Michigan Legislature passes ballot initiatives, supporters wary of intentions
The Michigan Legislature adopted into law two ballot proposals Wednesday before either could be placed on the November ballot, worrying supporters that this circumvention of voters could lead to lawmakers ultimately gutting the proposals later this year.
The proposals to increase Michigan’s minimum hourly wage to $12 and to guarantee workers paid sick leave were approved by the Board of State Canvassers in July. Under state law, they were sent to the legislature to be adopted into law, altered or sent straight to the ballot. The Republican-led legislature voted the proposals into law Wednesday, preventing them from going before voters in November.
Supporters of the progressive initiatives are worried the conservative-majority legislature will take unprecedented action by gutting the key tenets of the initiatives through amendments later on in this year’s legislative session.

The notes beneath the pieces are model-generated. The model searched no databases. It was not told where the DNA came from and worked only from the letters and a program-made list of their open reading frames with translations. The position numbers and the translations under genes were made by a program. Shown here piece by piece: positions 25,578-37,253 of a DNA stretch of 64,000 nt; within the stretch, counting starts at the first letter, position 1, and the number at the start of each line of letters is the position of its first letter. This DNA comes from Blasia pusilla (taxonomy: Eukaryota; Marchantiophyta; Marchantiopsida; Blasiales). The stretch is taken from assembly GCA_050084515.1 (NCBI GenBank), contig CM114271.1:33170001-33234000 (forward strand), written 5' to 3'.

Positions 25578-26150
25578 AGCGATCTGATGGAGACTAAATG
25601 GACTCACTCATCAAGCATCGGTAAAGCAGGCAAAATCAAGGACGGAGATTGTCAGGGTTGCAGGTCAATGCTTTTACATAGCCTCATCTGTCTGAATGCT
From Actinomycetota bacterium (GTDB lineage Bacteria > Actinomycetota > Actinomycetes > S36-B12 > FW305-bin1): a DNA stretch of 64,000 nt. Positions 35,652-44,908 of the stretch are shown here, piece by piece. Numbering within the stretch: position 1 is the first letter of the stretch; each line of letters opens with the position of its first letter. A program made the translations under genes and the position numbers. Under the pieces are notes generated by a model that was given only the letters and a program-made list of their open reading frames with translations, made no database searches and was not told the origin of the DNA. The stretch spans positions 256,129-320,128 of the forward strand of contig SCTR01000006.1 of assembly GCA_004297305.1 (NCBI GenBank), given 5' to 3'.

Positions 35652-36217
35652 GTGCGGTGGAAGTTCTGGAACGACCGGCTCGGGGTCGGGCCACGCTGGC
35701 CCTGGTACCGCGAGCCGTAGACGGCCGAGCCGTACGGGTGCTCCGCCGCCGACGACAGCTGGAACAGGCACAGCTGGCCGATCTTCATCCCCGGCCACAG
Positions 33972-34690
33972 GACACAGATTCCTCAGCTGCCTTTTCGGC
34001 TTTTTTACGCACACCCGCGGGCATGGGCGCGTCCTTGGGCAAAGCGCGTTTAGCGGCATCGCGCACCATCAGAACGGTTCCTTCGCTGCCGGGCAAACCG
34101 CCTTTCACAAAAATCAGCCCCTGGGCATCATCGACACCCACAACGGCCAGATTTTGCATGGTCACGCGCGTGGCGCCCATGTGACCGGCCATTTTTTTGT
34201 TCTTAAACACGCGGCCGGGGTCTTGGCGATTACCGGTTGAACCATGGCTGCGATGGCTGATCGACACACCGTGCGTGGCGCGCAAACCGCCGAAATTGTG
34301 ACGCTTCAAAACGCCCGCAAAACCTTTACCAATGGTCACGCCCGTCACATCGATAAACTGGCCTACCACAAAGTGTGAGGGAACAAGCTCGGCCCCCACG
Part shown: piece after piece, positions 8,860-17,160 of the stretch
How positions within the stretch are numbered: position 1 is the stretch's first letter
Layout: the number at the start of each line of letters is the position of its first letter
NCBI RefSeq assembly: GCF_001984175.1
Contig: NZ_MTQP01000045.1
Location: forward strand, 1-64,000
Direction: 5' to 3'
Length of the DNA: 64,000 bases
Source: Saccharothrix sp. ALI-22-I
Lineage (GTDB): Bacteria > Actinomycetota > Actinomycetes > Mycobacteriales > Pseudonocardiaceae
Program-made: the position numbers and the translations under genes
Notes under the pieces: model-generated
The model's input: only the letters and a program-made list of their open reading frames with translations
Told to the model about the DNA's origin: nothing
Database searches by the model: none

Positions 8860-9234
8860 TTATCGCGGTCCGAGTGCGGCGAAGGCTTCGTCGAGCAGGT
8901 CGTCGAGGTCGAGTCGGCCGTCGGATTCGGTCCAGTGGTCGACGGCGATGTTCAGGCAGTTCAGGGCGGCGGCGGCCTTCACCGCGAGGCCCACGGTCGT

“You let the people decide for themselves in November,” state Sen. Curtis Hertel Jr., D-East Lansing, urged his colleagues before the Senate voted. He called passing the initiatives before they could go on the ballot in order change them later “a classic bait-and-switch.” State Rep. Leslie Love, D-Detroit, called it “voter suppression.”
Despite fierce opposition, the Senate approved each initiative 24-13, while the House of Representatives approved each initiative 78-28.
“They cannot adopt it and then amend it later this session,” said Mark Brewer, attorney for Michigan One Fair Wage, the group that organized the minimum wage proposal, in a Tuesday press conference anticipating Wednesday’s votes. “Our view is that violates the Michigan Constitution.”
Brewer added that Michigan One Fair Wage plans to sue.
Without amendments, the minimum wage proposal increases Michigan’s $9.25 minimum hourly wage to $12 by 2022. Prior to that, the minimum wage would increase to $10 next year, $10.65 in 2020 and $11.35 in 2021. Tipped workers would earn $12 an hour by 2024. The paid sick leave proposal, led by MI Time to Care, would guarantee paid sick time to all Michigan workers. A worker would earn one hour per every 30 hours worked, maxing out at nine days of paid sick leave per year.